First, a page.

A Confession to my dearest Fort Worth


Dear Fort Worth,

I’m going to say this fast. Please don’t talk until I’m finished. Just hear me out.


The Alcott home
The Alcott home

It got to be September and it was still hot and I just started thinking stuff like: if I just lived in the north, I could wear sweaters; if I lived by the sea I could eat fresh seafood; if my town was smaller, I’d feel more peaceful, like Ree Drummond probably feels or maybe Michelle Duggar.

So we bought plane tickets to New England. The mister and I. We cheated. We left the hustle and bustle and the stress and the smog and ALL THE CARS (does no one have a day job anymore?), and we escaped, fully expecting to find greener grass.  And it was – for three days. We saw historical sites, we rode a trolley, we caught and ate Lobster, we strolled through Louisa May Alcott’s house, we breathed the fresh country air, we ate Dunkin’ Donuts (so?).

We wondered if we could live there. We dreamed.  We plotted. We tried to plan a way out of the Southwest and into New England.


But then about three days in, something changed. I don’t know why or how we took off our happy goggles and saw New England for what it is, another place where people live: happy people, sad people, cranky people, kind people, hurting people, poor people, rich people, and former President people. It’s just another place in our amazing country, the only difference being…the Sea (ah the sea – I’m such a sucker for it).

There was of course, the pretentious lady from the lobster place, who name dropped famous New Englanders and politicians and scoffed at the idea of homeschooling our children. “Children must be socialized”, she chided with faux concern, wine colliding with her Ivy League vernacular right after she deemed herself “open-minded.” But every place has name droppers, she wasn’t why we lost our happy goggles.

So hear me, Fort Worth, when I tell you. New England was lovely, but it was a fling. It meant nothing.

And even though your grass, Fort Worth, is often brown because you won’t let us water our lawns and it never rains (or because I’m lazy and don’t care for my lawn), it’s not better in New England  just because it’s green. It’s just different. And it’s not home.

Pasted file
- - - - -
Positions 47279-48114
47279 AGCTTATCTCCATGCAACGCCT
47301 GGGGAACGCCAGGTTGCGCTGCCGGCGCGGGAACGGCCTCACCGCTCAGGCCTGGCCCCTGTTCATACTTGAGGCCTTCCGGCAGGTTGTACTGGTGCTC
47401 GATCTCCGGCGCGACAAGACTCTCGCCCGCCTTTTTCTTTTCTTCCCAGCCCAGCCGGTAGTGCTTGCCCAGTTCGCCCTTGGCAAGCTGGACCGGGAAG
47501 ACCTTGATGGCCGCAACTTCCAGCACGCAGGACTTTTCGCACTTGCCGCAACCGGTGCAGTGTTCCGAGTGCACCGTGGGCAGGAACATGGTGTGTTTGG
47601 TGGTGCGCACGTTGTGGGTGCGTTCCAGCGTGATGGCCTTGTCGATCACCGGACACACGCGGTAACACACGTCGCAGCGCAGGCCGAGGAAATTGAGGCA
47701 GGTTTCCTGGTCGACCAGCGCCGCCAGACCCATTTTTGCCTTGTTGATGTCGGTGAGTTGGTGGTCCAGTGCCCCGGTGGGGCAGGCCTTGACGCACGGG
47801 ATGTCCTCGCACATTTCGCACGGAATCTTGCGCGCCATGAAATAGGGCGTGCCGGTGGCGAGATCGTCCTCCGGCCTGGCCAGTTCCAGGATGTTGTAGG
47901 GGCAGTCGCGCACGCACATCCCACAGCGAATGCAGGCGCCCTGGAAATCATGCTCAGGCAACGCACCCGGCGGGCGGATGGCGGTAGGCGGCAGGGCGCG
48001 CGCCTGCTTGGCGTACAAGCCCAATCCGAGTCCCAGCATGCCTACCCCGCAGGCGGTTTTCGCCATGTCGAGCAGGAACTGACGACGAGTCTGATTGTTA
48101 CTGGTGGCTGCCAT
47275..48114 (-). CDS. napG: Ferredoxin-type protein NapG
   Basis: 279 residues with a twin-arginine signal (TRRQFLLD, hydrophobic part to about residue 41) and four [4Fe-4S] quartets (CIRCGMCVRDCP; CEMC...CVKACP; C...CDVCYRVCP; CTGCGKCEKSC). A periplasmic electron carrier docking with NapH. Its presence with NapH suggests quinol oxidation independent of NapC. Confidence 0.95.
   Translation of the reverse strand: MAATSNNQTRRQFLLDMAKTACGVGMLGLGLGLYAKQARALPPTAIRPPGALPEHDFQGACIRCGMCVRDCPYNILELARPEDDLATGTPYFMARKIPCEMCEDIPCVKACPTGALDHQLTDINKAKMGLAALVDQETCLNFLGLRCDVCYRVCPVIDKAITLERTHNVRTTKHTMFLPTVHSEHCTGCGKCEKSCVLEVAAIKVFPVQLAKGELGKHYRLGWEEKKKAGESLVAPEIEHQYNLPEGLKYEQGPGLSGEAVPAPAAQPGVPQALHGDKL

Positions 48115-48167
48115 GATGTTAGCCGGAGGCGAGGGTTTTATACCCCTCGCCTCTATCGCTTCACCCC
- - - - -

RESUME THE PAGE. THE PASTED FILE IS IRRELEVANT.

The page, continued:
You are home, Fort Worth.

You are the place I moved back to 4 times in my 34 years, all but once in the August heat.

You are where I fell in love.

You are where my children are growing up.

anna collage

You are where I learned to love baseball and the joy of extra innings and the taste of ball park franks.

You are the place where a girl can wear cowboy boots by day and heels by night.

You are a big city where everybody still knows each other .

You are the one I come home to at night after tiresome shopping days in Dallas.

Your skyline makes my heart skip.

You are where I can’t decide which Mexican or steak place to eat because they are all so. dang. good.

You are forward thinking with your bikes and your trails.


You have the best stinkin’ downtown on Earth (and I’ve seen a lot of downtowns).

But what do I love about you most?

You are the home to wonderful amazing people. Loving. Down to earth. Phenomenal people. People who get along.

You are in my blood, Fort Worth. Cowtown, you are under my skin. And even though the sea feels millions of miles away, you are home.



  1. SUCH A GREAT POST! Lee and I transferred to Connecticut back in 2008 for his job. We saw it as an adventure and were excited about the beauty of New England as well. We quickly found out it was not as “comforting” and while we have hot, they have damn cold! We relocated back to Fort Worth in less than a year. We love it here and FW will always be our home.


Please enter your comment!
Please enter your name here